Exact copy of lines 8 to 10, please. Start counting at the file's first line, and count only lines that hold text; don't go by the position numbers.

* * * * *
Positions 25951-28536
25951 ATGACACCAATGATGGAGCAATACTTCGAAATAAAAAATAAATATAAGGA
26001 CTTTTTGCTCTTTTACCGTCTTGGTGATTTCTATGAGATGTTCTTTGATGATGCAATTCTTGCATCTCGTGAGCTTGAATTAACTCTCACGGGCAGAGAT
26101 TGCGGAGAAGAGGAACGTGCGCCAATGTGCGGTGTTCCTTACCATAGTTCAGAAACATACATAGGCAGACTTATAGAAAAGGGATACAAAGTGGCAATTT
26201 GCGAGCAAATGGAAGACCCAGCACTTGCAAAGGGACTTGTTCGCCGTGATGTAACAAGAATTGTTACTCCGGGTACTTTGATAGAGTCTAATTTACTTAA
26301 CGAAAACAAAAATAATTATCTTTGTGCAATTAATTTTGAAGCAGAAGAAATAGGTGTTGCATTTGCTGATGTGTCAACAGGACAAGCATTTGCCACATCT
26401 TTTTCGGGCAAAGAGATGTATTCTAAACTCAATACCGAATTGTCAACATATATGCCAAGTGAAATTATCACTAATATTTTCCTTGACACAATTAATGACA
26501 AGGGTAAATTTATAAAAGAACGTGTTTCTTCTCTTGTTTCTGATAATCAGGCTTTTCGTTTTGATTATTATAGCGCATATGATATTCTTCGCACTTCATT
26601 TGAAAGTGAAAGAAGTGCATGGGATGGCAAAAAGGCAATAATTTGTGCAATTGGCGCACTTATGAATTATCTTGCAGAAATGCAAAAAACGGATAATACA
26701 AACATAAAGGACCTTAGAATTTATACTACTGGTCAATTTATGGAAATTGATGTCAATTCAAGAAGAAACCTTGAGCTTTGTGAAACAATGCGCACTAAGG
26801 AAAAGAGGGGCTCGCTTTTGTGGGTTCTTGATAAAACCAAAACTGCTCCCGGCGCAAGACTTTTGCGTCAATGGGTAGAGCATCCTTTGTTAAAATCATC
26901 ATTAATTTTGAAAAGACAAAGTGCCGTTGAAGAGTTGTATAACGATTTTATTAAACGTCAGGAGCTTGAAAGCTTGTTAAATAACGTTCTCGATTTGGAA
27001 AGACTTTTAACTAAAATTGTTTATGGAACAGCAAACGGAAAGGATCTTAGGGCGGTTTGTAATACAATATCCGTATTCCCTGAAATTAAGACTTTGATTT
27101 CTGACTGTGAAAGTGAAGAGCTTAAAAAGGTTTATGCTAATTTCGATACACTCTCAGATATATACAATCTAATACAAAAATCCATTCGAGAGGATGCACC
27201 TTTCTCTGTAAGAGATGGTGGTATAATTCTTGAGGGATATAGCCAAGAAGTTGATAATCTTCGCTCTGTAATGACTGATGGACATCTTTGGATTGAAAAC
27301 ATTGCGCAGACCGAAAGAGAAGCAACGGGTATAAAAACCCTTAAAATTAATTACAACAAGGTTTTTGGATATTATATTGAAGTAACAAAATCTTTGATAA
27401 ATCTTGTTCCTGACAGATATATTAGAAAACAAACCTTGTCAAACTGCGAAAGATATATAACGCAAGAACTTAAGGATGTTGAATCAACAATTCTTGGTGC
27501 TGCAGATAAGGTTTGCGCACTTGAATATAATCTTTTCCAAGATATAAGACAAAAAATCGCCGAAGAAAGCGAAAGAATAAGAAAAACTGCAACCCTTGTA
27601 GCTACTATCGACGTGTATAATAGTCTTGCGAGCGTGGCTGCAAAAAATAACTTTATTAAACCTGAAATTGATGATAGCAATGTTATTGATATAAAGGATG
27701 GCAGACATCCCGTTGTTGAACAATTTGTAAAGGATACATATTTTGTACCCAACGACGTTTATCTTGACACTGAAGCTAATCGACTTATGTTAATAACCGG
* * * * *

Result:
26501 AGGGTAAATTTATAAAAGAACGTGTTTCTTCTCTTGTTTCTGATAATCAGGCTTTTCGTTTTGATTATTATAGCGCATATGATATTCTTCGCACTTCATT
26601 TGAAAGTGAAAGAAGTGCATGGGATGGCAAAAAGGCAATAATTTGTGCAATTGGCGCACTTATGAATTATCTTGCAGAAATGCAAAAAACGGATAATACA
26701 AACATAAAGGACCTTAGAATTTATACTACTGGTCAATTTATGGAAATTGATGTCAATTCAAGAAGAAACCTTGAGCTTTGTGAAACAATGCGCACTAAGG